Nazi Graffiti Got A Swift Reaction From The People Of New York.
If you thought that the Nazi movement was a dark chapter buried by the passage of time, guess again. The threat is still out there, even decades after their apparent collapse in 1945 after World War II, and the eventual demise of Adolf Hitler that same year. But recently, on the subway trains of New York City, passengers were shocked to discover that the Nazi regime was alive and well and in their city when they spotted Nazi symbolism on ads in every window. As you can imagine, the sight of a swastika chilled everyone to the bone. Was this what America had become? Not by a long shot, and here's why.
When 27-year-old Gregory Locke and 30 other passengers got on a NYC subway train, they were greeted with symbols and messages of hate.
Every advertisement posted throughout the subway car had a swastika and a terrifying message filled with hate and prejudice.
Now some people might have chosen to shake their heads and look away, but not Gregory or his fellow passengers.
One guy had actually told his fellow passengers that hand sanitizers like Purel worked great at getting rid of anything written with a Sharpie, the instrument used to bring about a message of hate.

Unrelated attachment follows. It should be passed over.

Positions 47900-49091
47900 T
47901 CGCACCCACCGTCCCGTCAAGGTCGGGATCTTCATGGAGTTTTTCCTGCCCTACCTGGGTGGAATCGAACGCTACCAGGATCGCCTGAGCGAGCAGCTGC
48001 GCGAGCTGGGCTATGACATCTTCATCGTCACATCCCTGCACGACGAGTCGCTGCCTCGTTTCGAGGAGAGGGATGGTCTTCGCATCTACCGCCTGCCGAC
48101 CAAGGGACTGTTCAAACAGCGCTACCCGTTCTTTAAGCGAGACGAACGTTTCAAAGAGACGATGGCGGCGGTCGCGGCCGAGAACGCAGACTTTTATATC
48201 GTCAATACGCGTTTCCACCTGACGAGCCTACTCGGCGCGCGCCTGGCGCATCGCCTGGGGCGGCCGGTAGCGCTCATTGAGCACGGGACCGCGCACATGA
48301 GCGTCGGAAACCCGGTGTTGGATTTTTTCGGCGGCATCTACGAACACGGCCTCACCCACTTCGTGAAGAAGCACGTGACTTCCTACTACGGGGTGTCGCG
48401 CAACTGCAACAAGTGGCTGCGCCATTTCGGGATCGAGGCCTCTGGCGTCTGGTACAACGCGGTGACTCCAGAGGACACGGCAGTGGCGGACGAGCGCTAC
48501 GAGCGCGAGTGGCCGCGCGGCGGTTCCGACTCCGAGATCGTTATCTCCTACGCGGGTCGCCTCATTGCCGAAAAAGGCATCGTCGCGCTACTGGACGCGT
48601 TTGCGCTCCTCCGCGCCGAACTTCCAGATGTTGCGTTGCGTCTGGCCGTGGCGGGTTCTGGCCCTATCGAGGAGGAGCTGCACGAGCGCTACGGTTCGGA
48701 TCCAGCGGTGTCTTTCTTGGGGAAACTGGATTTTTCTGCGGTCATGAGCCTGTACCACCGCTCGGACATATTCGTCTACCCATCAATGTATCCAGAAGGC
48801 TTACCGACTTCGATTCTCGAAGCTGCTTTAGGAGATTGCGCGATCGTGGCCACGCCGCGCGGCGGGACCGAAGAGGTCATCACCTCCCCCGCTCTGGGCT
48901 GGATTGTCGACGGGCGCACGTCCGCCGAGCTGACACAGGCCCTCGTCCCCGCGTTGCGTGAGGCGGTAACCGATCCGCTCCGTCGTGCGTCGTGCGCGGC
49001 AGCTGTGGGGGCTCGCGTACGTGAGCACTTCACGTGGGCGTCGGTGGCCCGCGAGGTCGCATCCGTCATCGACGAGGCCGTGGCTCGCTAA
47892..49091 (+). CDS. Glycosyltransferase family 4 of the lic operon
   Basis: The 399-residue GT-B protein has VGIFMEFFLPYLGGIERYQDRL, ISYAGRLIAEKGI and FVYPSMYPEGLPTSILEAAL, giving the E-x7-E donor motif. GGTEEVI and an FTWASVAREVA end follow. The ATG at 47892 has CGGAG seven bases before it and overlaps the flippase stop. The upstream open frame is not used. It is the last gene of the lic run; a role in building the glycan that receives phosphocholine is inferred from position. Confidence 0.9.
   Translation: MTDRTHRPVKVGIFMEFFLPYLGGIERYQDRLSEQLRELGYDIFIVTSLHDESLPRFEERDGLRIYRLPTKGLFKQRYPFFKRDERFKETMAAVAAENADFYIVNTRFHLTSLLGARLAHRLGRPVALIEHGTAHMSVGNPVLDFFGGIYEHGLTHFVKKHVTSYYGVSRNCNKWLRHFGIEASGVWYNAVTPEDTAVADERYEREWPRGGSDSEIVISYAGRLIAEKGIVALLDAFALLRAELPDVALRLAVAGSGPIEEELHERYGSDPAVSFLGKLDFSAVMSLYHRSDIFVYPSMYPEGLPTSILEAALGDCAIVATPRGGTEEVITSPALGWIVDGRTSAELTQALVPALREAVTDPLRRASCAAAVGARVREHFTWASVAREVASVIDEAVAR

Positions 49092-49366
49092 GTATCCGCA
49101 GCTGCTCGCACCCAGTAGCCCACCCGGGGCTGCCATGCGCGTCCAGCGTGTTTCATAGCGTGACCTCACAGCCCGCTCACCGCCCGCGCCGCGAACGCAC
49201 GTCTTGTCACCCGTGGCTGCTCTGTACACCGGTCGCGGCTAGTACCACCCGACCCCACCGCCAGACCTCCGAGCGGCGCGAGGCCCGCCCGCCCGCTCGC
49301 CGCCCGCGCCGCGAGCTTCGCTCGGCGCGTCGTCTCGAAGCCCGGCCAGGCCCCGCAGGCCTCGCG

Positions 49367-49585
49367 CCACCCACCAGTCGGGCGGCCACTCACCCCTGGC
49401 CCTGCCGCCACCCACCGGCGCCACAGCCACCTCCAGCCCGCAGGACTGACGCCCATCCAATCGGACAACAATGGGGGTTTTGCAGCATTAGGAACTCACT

Before long, everyone started lending a helping hand to rid the hateful symbols off of the subway train.
In less than no time, one passenger got up and started wiping off the graffiti with tissues and hand sanitizer.
Gregory had been stunned to see the Nazi symbols on the subway, but he was awestruck by the amount of people willing to help to wipe down the Nazi graffiti.
So Gregory went on Facebook to share his story and he stated, "I've never seen so many people simultaneously reach into their bags and pockets looking for tissues and Purel. Within about two minutes, all the Nazi Symbolism was gone."
Gregory's post about the swastikas went viral and he ended up receiving half a million likes, shares, and comments.
It warmed Gregory's heart to see mostly positive comments praising him and his fellow passengers for cleaning racism off the windows and advertisements on the subway.
Gregory admitted that this isn't the first time he's seen swastikas on the subway, but he had never seen the entire car itself so overwhelmed with hate.
Fortunately, Gregory's action and post proved that hatred and racism has no place in America.
Sadly, not everyone saw Gregory's post as a positive thing, which is what he originally intended it to be.
Among the positive comments, he found that some had accused him of taking an unfavorable stance against the current political regime. But Gregory claims that the post was intended to show the amazing way people can come together to put a stop to hate.
If you've ever needed more proof that New Yorkers have a strong sense of community, then this is it.
Some people may have found the presence of swastikas on board the subway train disheartening, but it can also be very uplifting to see people taking action against hate. Also, as Chelsea Clinton tweeted, "It's another reason to carry hand sanitizer."